The Utica Shale remains a bit of an enigma for drillers and investors alike. Some see it as the next big thing, while others are cautiously backing away. One thing is for sure: For many drillers, the Utica Shale isn't living up to the original sky-high expectations, especially for oil content.
The lack of oil is one of reasons why both Chesapeake Energy (OTC:CHKA.Q) and Devon Energy (NYSE:DVN)are planning on selling their Utica assets after initially building a sizable presence. Chesapeake, which is the largest Utica leaseholder, just put around 100,000 of its acres up for sale. While that's a small portion of its overall acreage in the play it is worth noting because it marks a continued trend from the company, which also sold a large stake in the Utica last year to Total.
Devon is taking things one step further; it's attempting to unload the rest of its Utica acreage, after putting a portion of its acres into a joint-venture package with Sinopec last year. Devon sees higher returns in other plays within its acreage, particularly in the Canadian oil sands and Permian Basin.
That makes one wonder whether the Utica is a bust. The answer really depends on your expectations of the play. According to Wood Mackenzie, the Utica could produce 200,000 barrels of oil per day by 2017. The problem is that the amount of oil being produced would still be a fraction of the Eagle Ford's projected 1.5 million barrels of oil per day by that time.
If your expectations are for an oil-levered play, those expectation have yet to be realized. On the other hand, natural gas liquids have been more accessible in the Utica, which is why some companies are very pleased with the play.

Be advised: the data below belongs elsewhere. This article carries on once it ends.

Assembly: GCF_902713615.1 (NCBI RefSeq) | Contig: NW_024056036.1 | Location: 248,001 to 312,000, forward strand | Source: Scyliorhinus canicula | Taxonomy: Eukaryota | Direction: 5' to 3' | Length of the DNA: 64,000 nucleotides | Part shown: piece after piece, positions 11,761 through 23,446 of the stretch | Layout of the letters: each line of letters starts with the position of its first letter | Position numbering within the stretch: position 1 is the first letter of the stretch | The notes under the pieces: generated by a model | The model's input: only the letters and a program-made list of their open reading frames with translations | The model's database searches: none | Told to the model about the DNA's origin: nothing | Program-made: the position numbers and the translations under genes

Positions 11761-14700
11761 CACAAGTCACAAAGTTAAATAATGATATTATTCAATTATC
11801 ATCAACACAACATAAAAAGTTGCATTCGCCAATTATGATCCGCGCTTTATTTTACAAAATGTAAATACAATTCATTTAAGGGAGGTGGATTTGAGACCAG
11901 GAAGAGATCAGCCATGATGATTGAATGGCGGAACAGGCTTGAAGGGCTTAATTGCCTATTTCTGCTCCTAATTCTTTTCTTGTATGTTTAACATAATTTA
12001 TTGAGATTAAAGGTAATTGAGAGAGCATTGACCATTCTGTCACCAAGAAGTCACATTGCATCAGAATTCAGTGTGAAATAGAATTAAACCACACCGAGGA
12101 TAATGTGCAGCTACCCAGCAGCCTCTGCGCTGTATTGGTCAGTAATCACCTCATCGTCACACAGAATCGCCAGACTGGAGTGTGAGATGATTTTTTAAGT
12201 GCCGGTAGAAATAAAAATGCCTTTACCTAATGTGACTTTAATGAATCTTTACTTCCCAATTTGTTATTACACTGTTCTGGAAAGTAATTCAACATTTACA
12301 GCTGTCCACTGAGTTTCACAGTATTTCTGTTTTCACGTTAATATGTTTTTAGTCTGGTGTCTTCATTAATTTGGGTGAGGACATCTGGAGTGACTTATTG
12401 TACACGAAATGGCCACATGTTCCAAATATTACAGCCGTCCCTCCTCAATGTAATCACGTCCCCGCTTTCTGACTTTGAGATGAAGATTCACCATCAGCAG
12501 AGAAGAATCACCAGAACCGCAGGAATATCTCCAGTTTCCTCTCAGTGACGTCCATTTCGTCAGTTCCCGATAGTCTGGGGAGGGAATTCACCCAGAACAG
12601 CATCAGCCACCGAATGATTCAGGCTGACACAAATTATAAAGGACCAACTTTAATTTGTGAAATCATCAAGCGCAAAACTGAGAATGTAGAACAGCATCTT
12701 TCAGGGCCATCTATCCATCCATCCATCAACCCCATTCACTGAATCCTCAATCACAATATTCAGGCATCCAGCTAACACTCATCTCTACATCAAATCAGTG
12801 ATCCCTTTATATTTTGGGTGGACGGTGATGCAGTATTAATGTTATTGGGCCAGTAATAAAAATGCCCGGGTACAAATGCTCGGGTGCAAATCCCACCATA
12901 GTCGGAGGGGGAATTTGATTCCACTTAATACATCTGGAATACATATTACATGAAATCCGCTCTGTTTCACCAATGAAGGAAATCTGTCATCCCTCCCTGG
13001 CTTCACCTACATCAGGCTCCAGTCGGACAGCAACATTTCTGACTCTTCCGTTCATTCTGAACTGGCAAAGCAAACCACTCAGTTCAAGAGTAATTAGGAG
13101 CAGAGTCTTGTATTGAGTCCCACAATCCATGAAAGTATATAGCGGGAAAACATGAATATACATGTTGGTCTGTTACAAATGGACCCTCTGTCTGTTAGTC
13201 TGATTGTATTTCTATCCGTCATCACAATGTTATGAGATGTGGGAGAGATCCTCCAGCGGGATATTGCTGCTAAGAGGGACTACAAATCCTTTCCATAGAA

Gulfport Energy (NASDAQ:GPOR) has been on a buying spree in the Utica. Earlier this year the company announced the purchase of 22,000 acres for $10,000 apiece, which is a lot higher than the typical sale between $1,000 and $8,000 an acre. The company is accelerating its 2013 drilling program and expects to add its four rigs to the play this month. For Gulfport, the Utica is a gold mine.
Other smaller drillers like Rex Energy (NASDAQ: REXX) and Magnum Hunter Resources (NYSE: MHR) are following suit and increasing the amount of capital being spent on the play. Just last month Rex reported results at three of its Utica wells. According to CEO Tom Stabley, the company believes the results "demonstrate the opportunity for superior well performance in this region." Like Gulfport, Rex is spending a large portion of its 2013 capital budget on the play and is expecting that capital to generate significant liquids-rich growth for the company.
Meanwhile, Magnum Hunter is in the process of drilling its first well in the Utica. The company, which just sold its Eagle Ford acreage, believes that its Utica acreage is in that same liquids sweet spot that is appealing to both Gulfport and Rex. We won't know for sure until the company reports results from that initial well.
At one time the Ohio portion of the Utica Shale was believed to hold more than $500 billion worth of oil. It's beginning to appear that those early estimates by the Ohio Department of Natural Resources of up to 5.5 billion barrels of recoverable oil reserves might have been a bit too optimistic. That doesn't mean that the Utica isn't going to turn out to be a very profitable play for some companies. In fact, for the right operator that has the right location, the Utica looks like it will turn out to be a very important driver of both profit and production growth for years to come.